Does home ownership seem like an impossible dream because you can’t seem to save for a down payment? If so, it might be time to take a look at the places where money is leaking out of your pocket, just a few dollars at a time.
You might be amazed to see just how much money you can save with a few lifestyle changes.
Here are 6 ways to save:
Cable television: At an average cost of $99 per month, cancelling that subscription would save you $1,188 per year. Did you know that you can borrow videos (and books) for free at libraries?
Gym membership: This is one you won’t want to drop if you’re really hitting the gym several days a week and staying fit and healthy because of it. But if you only go now and then, and if you pay $60 per month, stopping that membership will save you another $720.
Coffee: If you stop for coffee every morning on the way to work, that average cost of $3.65 per cup is costing you $949 per year. If you pay $8 for a can of coffee and brew it at home, you’ll probably spend less than $96 (one can per month), saving $853. If you stop again on the way home, double that figure.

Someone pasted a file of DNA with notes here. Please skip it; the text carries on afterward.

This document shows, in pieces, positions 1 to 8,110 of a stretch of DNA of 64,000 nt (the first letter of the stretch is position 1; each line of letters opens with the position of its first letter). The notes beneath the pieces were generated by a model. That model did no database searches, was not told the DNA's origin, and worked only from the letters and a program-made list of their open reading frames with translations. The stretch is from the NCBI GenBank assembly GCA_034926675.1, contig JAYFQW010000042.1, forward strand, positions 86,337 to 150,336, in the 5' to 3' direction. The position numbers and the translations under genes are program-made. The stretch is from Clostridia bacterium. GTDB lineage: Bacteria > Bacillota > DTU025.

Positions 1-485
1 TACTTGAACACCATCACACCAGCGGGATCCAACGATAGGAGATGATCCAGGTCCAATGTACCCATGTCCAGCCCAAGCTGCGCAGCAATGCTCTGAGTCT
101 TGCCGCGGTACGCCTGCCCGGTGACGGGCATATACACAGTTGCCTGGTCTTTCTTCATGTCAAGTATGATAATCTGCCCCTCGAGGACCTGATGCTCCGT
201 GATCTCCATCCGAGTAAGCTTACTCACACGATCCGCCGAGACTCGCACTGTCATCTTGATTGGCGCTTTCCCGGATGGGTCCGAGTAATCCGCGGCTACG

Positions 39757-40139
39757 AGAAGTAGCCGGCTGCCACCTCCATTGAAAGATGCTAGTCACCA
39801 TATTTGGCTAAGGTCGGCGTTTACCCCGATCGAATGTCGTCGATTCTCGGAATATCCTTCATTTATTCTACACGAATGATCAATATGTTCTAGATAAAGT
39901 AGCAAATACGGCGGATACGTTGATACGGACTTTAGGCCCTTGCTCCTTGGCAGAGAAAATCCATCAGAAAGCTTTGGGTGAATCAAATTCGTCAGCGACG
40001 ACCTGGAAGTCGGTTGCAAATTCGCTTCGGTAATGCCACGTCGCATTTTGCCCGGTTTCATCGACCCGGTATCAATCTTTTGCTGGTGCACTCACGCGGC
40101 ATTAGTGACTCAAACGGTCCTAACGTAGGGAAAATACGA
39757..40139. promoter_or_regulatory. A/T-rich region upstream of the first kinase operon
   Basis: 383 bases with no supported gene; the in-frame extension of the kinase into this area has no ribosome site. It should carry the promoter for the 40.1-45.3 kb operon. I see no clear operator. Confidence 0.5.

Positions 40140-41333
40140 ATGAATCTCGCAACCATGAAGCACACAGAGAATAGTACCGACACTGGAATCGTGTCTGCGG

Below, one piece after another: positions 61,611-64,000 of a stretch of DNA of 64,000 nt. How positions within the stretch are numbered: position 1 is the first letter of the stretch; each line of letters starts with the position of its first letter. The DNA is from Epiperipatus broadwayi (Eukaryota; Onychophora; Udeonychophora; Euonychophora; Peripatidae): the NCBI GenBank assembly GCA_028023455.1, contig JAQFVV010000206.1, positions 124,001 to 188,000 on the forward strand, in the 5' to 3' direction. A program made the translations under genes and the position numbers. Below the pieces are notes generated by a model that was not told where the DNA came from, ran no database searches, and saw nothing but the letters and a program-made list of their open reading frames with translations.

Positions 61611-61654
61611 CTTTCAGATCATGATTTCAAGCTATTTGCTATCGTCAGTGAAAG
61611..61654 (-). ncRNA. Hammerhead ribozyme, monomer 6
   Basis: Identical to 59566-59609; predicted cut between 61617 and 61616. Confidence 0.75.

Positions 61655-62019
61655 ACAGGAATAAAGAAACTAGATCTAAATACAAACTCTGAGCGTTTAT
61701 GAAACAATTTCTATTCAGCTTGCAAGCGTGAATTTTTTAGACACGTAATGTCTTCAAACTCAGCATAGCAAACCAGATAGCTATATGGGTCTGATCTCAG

Lunch: The average cost of going out to lunch is $11. If you prepare your lunch at home and carry it to work, it will cost about $4 – and probably be better for you. At $7 per day difference, you’ll save $1,820 per year.
Movies: The average cost of a movie ticket is $8.53, so for a couple to go out, that’s $17.06. Then of course you need popcorn – a tub of which is another $8 or so, and two soft drinks at $6 each. That means one trip to the movies will cost in excess of $37 – and that’s if you don’t take the kids along. (And if you have small children and don’t take them – how much do you pay the sitter?) Compare this to $3 or so to rent a movie, plus something under $5 for soft drinks and popcorn enough for a whole family.
If you’ve been going once a week, saving $29 per week adds up to $1,508 a year.
Lottery tickets: These come in prices from $1 to $20 each, but if you’re spending $5 twice a week, and winning $5 back once a month, there’s another $460 you could be saving toward that new home.
Making the changes outlined above would save you at least $6,549 per year, and I’m guessing that if you think about it, you’ll find more ways. Money that drains out of your pocket $1, $5, or $10 at a time really adds up, especially when it’s an every-day “leak.”
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